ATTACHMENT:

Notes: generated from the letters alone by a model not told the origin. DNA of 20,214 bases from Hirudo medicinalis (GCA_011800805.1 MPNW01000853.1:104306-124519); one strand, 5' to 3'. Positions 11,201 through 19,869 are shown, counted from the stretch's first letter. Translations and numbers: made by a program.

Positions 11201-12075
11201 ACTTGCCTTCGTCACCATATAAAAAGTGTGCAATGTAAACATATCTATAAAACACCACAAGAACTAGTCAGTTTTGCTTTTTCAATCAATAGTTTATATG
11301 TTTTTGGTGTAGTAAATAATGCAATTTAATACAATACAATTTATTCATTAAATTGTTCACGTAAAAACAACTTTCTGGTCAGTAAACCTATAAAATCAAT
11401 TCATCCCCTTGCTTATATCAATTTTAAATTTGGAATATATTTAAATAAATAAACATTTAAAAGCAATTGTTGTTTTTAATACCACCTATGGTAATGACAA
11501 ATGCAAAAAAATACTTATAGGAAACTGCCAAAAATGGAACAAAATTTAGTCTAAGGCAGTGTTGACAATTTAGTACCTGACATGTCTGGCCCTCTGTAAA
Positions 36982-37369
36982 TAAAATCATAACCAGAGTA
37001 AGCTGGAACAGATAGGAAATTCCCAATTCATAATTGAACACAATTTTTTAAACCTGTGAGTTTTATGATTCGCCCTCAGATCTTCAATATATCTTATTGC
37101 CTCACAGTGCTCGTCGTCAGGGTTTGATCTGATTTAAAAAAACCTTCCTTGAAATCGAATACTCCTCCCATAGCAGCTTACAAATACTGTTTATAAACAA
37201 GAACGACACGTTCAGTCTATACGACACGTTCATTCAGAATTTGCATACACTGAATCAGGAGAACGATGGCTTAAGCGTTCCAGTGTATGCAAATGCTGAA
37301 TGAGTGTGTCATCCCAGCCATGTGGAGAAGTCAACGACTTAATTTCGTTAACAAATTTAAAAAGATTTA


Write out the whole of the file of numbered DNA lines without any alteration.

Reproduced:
Notes: generated from the letters alone by a model not told the origin. DNA of 20,214 bases from Hirudo medicinalis (GCA_011800805.1 MPNW01000853.1:104306-124519); one strand, 5' to 3'. Positions 11,201 through 19,869 are shown, counted from the stretch's first letter. Translations and numbers: made by a program.

Positions 11201-12075
11201 ACTTGCCTTCGTCACCATATAAAAAGTGTGCAATGTAAACATATCTATAAAACACCACAAGAACTAGTCAGTTTTGCTTTTTCAATCAATAGTTTATATG
11301 TTTTTGGTGTAGTAAATAATGCAATTTAATACAATACAATTTATTCATTAAATTGTTCACGTAAAAACAACTTTCTGGTCAGTAAACCTATAAAATCAAT
11401 TCATCCCCTTGCTTATATCAATTTTAAATTTGGAATATATTTAAATAAATAAACATTTAAAAGCAATTGTTGTTTTTAATACCACCTATGGTAATGACAA
11501 ATGCAAAAAAATACTTATAGGAAACTGCCAAAAATGGAACAAAATTTAGTCTAAGGCAGTGTTGACAATTTAGTACCTGACATGTCTGGCCCTCTGTAAA
Positions 36982-37369
36982 TAAAATCATAACCAGAGTA
37001 AGCTGGAACAGATAGGAAATTCCCAATTCATAATTGAACACAATTTTTTAAACCTGTGAGTTTTATGATTCGCCCTCAGATCTTCAATATATCTTATTGC
37101 CTCACAGTGCTCGTCGTCAGGGTTTGATCTGATTTAAAAAAACCTTCCTTGAAATCGAATACTCCTCCCATAGCAGCTTACAAATACTGTTTATAAACAA
37201 GAACGACACGTTCAGTCTATACGACACGTTCATTCAGAATTTGCATACACTGAATCAGGAGAACGATGGCTTAAGCGTTCCAGTGTATGCAAATGCTGAA
37301 TGAGTGTGTCATCCCAGCCATGTGGAGAAGTCAACGACTTAATTTCGTTAACAAATTTAAAAAGATTTA